Weather protection: the secret for you house health

To build a new house is not a big deal itself. Of course is a very demanding job, but if you are an organized person and like to control budgets you can do small projects by yourself. The difficult part is to work on building process and renovation projects that are expected to last forever. Or, at least, for the next 50 years.

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A good roof project can help a lot your house to be protected from water infiltration

Having in mind this concept, one of the most important topics here is moisture and water. Regardless if you are an experience builder or not, water will find its way to penetrate a house. It doesn’t mater also the type of exterior finishing you are using (PVC, vinyl, wood, fiber cement, stucco or even metal). Instead of fighting against this reality, you have to think about water getting away from sheathing and framing.

  • Create a water resistant barrier (house wrap your house – it will be the “rain coat” to protect the water to enter the walls)
  • Put in your plans a roof overhang of 12 inches at least (is like an umbrella for your walls – if you don’t have it, the only protection will be the “rain coat” and you will need a great one if your goal is to stay dry)
  • Choose a 1 story house (the amount of water pouring in the wall will be much less compared with a 2 or 3 story house)
  • Avoid shallow-pitch roofs
  • Use good quality materials for your exterior walls
  • Carefully look for wrap products that can be a potent barrier for water

We like to use in our projects the Zip Wall sheathing from Huber. In projects that use Hardie-Plank materials you can use some strips to help in the water barrier. You have a lot of products that can be used also, but it depends on the specificity of your project.

If you need more information, don’t hesitate in contact us

 

Home building and Robots: now and then

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ZEROLABOR® automates the construction process in high-end plans.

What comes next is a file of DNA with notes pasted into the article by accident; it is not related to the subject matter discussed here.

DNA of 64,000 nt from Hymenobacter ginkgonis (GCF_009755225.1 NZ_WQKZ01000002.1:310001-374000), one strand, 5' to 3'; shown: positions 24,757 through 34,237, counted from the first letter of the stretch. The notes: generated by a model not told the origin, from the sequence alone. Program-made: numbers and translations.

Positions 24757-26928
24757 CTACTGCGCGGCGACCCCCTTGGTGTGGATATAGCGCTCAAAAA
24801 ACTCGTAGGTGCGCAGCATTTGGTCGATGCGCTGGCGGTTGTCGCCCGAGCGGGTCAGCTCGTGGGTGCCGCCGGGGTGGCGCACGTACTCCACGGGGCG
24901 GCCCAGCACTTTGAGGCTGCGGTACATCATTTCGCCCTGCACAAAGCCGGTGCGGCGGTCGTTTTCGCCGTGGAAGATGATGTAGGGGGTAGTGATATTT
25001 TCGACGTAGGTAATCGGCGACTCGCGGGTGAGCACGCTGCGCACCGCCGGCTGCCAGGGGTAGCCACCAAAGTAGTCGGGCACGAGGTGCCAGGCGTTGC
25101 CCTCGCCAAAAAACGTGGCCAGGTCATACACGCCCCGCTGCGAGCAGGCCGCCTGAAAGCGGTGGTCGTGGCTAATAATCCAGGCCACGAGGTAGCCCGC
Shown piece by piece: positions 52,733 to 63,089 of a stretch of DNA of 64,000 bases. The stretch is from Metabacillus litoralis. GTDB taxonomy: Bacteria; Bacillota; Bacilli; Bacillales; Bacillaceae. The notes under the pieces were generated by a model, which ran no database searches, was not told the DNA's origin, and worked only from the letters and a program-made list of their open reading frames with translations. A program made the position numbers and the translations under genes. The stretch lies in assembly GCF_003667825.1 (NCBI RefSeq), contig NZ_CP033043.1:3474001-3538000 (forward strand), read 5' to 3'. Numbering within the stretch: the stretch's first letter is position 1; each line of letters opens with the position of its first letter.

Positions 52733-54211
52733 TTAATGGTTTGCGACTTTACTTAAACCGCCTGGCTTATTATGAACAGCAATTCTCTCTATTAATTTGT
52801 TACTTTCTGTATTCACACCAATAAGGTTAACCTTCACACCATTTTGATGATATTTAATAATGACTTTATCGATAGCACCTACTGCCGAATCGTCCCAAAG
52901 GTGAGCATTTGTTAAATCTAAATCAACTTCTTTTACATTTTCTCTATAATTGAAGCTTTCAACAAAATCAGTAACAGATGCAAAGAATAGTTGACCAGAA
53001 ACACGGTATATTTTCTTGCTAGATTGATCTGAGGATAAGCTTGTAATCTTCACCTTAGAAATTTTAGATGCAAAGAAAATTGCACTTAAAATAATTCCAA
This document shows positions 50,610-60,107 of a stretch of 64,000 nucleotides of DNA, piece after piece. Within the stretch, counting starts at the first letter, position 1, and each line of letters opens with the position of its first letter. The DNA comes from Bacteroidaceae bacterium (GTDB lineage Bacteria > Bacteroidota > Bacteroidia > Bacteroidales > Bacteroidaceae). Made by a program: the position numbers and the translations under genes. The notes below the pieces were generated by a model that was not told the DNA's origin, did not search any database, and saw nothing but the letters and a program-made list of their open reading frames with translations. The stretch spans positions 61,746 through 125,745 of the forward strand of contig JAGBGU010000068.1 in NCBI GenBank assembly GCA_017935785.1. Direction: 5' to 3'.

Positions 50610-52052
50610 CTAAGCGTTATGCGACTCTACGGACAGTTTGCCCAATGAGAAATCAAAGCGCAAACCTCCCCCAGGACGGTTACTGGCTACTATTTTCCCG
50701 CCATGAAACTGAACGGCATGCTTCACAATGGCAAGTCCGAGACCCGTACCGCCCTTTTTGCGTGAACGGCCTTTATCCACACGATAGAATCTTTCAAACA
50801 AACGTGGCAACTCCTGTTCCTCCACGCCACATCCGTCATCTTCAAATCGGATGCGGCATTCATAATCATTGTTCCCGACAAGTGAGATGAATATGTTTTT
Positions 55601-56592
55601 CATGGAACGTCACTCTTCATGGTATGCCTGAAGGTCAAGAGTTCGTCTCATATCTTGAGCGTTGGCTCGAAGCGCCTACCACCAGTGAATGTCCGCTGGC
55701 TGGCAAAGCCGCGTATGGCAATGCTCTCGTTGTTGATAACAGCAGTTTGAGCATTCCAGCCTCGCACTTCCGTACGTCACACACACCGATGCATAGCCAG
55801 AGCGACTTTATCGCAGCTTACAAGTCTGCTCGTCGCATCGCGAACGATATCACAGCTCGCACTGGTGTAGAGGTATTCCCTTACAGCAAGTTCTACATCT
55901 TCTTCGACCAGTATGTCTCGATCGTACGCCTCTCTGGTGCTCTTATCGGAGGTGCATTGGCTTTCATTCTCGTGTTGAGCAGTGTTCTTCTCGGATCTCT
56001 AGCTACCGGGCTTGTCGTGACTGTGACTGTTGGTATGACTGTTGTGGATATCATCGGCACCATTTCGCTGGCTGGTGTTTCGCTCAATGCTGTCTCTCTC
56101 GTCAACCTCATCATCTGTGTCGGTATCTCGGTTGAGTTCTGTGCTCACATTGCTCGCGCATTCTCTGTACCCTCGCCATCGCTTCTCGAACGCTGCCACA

In a recent new deal with modular construction Katerra, Swedish firm Randek brings its automated workforce to the U.S. home building market.

Perfect squared walls and studs without any bowing. Window and electrical openings placed according to CAD in pre-fabricated walls. Conduits and insulation installed in a control temperature environment. Minimal waste to be handled. Yes, we are talking about the HOME BUILDING 2.0: an era of robots taking care of the home building business.

Despite the majority of home builders today can’t use this technology, it is already a reality for some companies that would like to work with this innovation. Faster process to build walls, roofs and trusses, with computer precision, maximizing the labor time. That’s the goal, and believe you or not it is starting to gain more and more adepts.

A perfectly framed wood home can be built by a team of two robots: precisely as designed by the architects and engineers, in record time, without delays or injuries.

ZeroLabor Robotic System® is one of this multifunctional application of mass-produced robotics with the ability to produce framed buildings. The first one was installed by  Moelven (a Norwegian forest products company) at its plant in the western Sweden in 2016, and the plant saw productivity increase by 5 times without any increase in staffing.

Photo from Randek website: http://www.randek.com/en/wall-floor-and-roof-production-lines/zerolabor

Swedish company Randek, which makes high-performance machines and systems for prefabricated house manufacturing in 36 countries and developed the world’s fastest wall line for Toll Brothers in 1992, is bringing its robotics revolution to U.S. production home building: Menlo Park, California (modular construction company Katerra recently purchased three ZeroLabor units, to be delivered next spring).

The robot screws, staples, nails, glues, and cuts out openings for windows and electrical as needed. It even straightens studs before nailing and marks building components using an inkjet printer. At the end of the task, the robot automatically separates waste and places it in the appropriate bins.

The future is coming, faster than we expected.

(OBS: to write this post we use information provided by the builders.com website)

 

How long does it take a slab to dry out before flooring can be installed?

This is a very important question. Moisture is a problem with fresh concrete slabs, and if you install your floor in a wet slab you will have a lot of problems in the future.

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Concrete slab in the basement after finishing. We are now around 2 months after the installation. The concrete walls are already insulated (we used Superior Wall pre-cast foundations in this project)

Variables that affects the concrete moisture include:ambient relative humidity, concrete permeability, amount of water in the concrete when it is placed, slab thickness, presence (and thickness) of a vapor barrier in contact with the slab bottom, and method used to finish the surface.

Here you have the needs depending on the type of floor to be installed:

  1. Impermeable flooring (Vynil, for example): Internal relative humidity around 85% or surface moisture–vapor emission rates (MVER) of 3-5 pounds of moisture per square-feet over 24 hours
  2. Wood floors: 75% internal relative humidity and an MVER of 3 pounds of moisture per square-feet over 24 hours (National Wood Flooring Association recommendation)